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Juvenile crimes in South Carolina

When juveniles have been suspected of the commission of a crime in South Carolina, law enforcement or someone else often refers them to the Department of Juvenile Justice. What happens next depends on the individual, the circumstances and the charge as cases work their way through the juvenile justice system.

Someone from the DJJ interviews a juvenile and makes recommendations to the Circuit Solicitor's Office that may result in prosecution, dismissal or diversion. Diversion might require a juvenile to attend a community program or make restitution for an offense. When prosecuting in family court, a judge must determine guilt or innocence while also deciding how to act in a child's best interests. Generally, a DJJ evaluation is requested, which may involve social, educational and psychological evaluations, to help a judge act in the child's best interests.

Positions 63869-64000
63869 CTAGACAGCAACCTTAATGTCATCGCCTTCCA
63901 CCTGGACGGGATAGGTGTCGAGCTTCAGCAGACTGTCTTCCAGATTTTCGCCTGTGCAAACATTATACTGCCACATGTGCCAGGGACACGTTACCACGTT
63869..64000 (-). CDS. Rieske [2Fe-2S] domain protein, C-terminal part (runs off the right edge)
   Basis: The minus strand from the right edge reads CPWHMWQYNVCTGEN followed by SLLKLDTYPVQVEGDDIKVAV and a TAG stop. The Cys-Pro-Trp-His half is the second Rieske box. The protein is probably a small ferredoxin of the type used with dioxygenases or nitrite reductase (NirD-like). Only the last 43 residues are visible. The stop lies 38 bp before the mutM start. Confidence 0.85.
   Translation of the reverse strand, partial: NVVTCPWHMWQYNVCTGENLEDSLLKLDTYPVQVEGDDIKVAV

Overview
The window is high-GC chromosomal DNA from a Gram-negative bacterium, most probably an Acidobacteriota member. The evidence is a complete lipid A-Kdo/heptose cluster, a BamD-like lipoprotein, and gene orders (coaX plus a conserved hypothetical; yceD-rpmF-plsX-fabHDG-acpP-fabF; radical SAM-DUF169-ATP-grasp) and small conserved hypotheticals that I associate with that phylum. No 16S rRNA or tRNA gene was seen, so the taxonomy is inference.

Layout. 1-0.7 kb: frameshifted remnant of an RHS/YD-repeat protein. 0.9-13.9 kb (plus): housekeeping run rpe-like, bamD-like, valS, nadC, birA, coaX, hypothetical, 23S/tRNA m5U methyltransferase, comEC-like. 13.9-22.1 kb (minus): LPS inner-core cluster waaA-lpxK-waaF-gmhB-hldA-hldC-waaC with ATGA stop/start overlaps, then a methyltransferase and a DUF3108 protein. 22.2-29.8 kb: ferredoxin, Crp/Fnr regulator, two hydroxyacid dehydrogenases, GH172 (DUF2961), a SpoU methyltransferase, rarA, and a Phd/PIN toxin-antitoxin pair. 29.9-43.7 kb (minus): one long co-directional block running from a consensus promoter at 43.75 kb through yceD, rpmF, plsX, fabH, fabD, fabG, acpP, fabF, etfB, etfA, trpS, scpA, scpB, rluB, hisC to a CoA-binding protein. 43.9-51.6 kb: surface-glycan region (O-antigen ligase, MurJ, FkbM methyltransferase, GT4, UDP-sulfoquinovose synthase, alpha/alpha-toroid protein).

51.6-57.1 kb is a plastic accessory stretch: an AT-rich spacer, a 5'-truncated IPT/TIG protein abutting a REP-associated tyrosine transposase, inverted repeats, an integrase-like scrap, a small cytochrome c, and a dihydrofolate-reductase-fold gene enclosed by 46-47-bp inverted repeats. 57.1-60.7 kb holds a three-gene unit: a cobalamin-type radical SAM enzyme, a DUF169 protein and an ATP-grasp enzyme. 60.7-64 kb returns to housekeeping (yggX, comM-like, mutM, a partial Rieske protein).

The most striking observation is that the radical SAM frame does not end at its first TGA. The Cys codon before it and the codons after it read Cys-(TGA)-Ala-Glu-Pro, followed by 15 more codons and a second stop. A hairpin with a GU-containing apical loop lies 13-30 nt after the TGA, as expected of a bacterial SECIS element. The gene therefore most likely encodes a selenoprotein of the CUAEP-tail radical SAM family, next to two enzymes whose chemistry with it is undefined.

Those who are found to have committed juvenile crimes can face sentencing, which could include probation or a determinant or indeterminate commitment. A determinant commitment means a fixed amount of time while someone with an indeterminate commitment could be held up to age 21. Based on the current offense and previous offenses, a guideline for parole is assessed that may range between one and three months or as much as 36 to 54 months. Some offenders might not have requirements after their release while others might be sent to special programs or a group home. Release also includes parole supervised by the DJJ.

Many minors find themselves entering the juvenile court system after a drinking and driving charge. While this might be a child's first offense, underage drinking charges come with serious consequences if convicted in order to deter this behavior. The authorities must follow proper procedure when charging anyone, so an attorney could review a case and assist a client facing such charges.

Source: South Carolina Department of Juvenile Justice, "The Juvenile Justice Process", accessed on feb. 15, 2015

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